Mindless to Meaningful

Are you pursuing a more fulfilling life? Living a meaningful life requires a complete paradigm shift. It takes effort to change our thinking and behavior from a place of mindless to a place of meaningfulness. Start is by evaluating your part in mindless consumerism and stop buying the things you simply don’t need. Although everyone knows that more “stuff” can’t make you happy, we often act as if it can.

We work more hours to earn more income, but we are saving less. Personal debt has jumped over the previous thirty years. Consumers are guilted into thinking that buying more can even patriotic.

However, the average consumer packs several credit cards and is spending more than ever.  There are as many TVs per home as there are people. Home sizes have doubled, and consumer debt has risen to 35% or more of a household income. We are spending tomorrow’s earnings paying off what we spent yesterday. No one intentionally sets out to spend more than they make. However, when we are on autopilot, we mindlessly make meaningless purchases.

We overspend and over consume in moments of stress (causing even more stress). We buckle under the pressure to impress. Media fans the embers of envy. Before we know it, we are less content, less generous and certainly less financially free. Really consider your spending habits and make an effort to buy with thoughtful intention.

Where are you spending your time, money and energy? Are you spending it where or with whom you value most? Has your “stuff” become a burden? Take time to honestly assess everything: your income, your mortgage, your car payments, your spending habits, and your daily pursuits. Are you happy? Or is there more you want?

You don’t have to keep up. Just because your siblings, coworkers, and friends are chasing a certain style of life does not mean you need to. They are chasing a rabbit of instant gratification down a rabbit hole of debt. Chasing after them will only land you into more debt as well.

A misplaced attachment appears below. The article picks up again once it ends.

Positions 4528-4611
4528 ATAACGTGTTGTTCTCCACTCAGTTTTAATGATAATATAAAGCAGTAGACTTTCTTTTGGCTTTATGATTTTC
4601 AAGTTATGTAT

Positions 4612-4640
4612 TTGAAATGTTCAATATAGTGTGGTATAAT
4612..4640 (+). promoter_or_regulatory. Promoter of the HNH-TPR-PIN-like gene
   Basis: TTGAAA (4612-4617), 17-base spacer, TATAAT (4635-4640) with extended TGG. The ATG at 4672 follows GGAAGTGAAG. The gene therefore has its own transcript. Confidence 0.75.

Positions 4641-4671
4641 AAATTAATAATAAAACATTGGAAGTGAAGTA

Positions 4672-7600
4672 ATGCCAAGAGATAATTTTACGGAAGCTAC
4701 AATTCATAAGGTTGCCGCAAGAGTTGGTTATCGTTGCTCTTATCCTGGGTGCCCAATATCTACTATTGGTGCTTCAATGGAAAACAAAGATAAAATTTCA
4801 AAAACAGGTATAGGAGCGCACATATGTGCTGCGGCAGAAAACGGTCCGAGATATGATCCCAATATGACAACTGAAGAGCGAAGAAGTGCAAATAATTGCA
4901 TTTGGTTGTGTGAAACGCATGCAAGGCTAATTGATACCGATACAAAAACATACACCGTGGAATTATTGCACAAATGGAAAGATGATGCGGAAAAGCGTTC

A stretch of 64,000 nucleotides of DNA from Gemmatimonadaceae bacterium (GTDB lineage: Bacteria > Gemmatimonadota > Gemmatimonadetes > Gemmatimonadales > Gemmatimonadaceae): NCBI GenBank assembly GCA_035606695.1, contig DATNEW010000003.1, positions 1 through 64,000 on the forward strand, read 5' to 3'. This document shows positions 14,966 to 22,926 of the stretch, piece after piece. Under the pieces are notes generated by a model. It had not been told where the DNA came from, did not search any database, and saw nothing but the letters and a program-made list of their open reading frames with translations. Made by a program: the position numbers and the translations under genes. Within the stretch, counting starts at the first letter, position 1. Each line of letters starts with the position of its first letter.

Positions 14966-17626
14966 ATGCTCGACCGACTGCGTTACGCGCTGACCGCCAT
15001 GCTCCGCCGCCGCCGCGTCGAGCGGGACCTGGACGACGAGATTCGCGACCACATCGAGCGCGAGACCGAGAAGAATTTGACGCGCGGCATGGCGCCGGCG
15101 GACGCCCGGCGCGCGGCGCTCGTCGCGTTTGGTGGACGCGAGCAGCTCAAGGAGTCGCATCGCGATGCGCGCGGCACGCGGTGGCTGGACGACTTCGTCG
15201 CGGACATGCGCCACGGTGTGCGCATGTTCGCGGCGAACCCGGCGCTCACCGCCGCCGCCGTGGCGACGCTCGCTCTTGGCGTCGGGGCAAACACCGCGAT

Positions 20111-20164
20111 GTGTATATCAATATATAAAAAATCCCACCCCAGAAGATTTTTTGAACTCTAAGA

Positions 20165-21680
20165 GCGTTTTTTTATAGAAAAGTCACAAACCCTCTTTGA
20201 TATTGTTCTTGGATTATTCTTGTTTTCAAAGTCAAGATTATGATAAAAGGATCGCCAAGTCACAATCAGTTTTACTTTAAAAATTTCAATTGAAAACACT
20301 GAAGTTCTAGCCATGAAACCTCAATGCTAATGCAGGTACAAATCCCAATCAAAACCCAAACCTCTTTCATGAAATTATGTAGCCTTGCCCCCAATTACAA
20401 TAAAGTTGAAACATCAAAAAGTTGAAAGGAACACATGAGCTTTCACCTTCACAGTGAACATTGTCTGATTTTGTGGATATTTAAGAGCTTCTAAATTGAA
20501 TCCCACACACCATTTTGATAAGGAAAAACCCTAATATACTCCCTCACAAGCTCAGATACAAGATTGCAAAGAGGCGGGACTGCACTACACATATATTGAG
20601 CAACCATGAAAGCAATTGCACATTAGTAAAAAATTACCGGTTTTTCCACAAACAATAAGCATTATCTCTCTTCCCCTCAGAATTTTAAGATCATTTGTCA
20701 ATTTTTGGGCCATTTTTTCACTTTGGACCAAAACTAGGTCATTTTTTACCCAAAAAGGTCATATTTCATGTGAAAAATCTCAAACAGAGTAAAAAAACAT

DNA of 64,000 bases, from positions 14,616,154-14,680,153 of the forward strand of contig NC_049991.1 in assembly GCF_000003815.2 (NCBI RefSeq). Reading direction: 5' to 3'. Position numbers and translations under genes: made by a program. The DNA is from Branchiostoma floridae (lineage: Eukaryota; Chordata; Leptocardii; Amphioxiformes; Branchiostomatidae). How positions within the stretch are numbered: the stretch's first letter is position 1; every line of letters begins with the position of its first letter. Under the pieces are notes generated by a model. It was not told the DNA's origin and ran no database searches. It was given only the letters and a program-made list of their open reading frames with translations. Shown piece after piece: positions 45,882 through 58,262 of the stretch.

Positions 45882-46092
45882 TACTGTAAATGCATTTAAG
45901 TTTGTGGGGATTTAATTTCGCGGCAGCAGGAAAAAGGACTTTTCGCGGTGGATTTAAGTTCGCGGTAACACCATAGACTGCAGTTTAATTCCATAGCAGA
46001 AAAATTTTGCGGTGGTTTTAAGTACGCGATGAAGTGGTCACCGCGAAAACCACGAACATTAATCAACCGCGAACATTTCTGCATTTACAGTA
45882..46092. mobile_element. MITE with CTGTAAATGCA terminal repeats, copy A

Understand your triggers. What stores prompt unnecessary purchases? What hole are you trying to fill? What products, addictions, or sales prompt automatic responses? Are there specific emotions (sadness or loneliness) that trigger mindless consumption? Half of the battle is being able to identify, recognize, and understand your triggers. My trigger was back-to-school supplies. It was my way of hanging on to my child’s youth even after she graduated from school!

Take stock of what motivates you. Advertisers manipulate us by appealing to our desires in subtle ways. Advertisements don’t care about relaying facts about a product. Instead, they appeal to our sense of adventure, reputation, happiness, fulfillment, and sex appeal. What are advertisers stirring up in you, that provokes you to buy things you don’t really need (or even want, for that matter)?

Be present and thoughtful in your purchases. You are more than a consumer; you are also a contributor. Make meaningful purchases that move you towards effectively accomplishing your goals. Don’t get distracted. Just because you can buy something doesn’t always mean you should.

Consider the hidden costs of each purchase. How much will our purchase require of our time, energy, and focus (cleaning, organizing, maintaining, repairing)? Will it invite debt, worry or stress? What is the tradeoff regarding hours needed to work to purchase that item?

If you are game, consider a no-shopping challenge. You can set the terms. How about 30 days without any consumer purchases or try 60 days without buying any new clothes. Set a specific challenge based on your needs. Break the cycle of wasteful spending and set some goals you want to achieve, whether it is digging out of debt or saving for a fabulous vacation.

Give away the things you don’t need or use. Bless someone else with a timely, considerate regifting. Someone else may need that second set of dishes you have been storing in the attic. Maybe the church could use your other gravy boat. Could the neighbor use your second hedge trimmer?

Lastly, when moving from mindless to meaningful, do more of what makes you happy. It’s not your “stuff” that makes you happy. Once our basic needs are met, the happiness found in consuming is brief at best. Find what brings you the most joy and do more of that. I find happiness in my faith, family, friends, and contributing where I can. When you move from mindless to meaningful, you’ll find your life to be rich and fulfilling. Take responsibility for your excess consumerism and make an effort to use the power of thoughtful purchasing to make what you do buy more meaningful.

If you have already transitioned to making more meaningful decisions with your purchasing power, how has it changed your life? Have you cut back on your consumption? Share your experience with us in the comments below.

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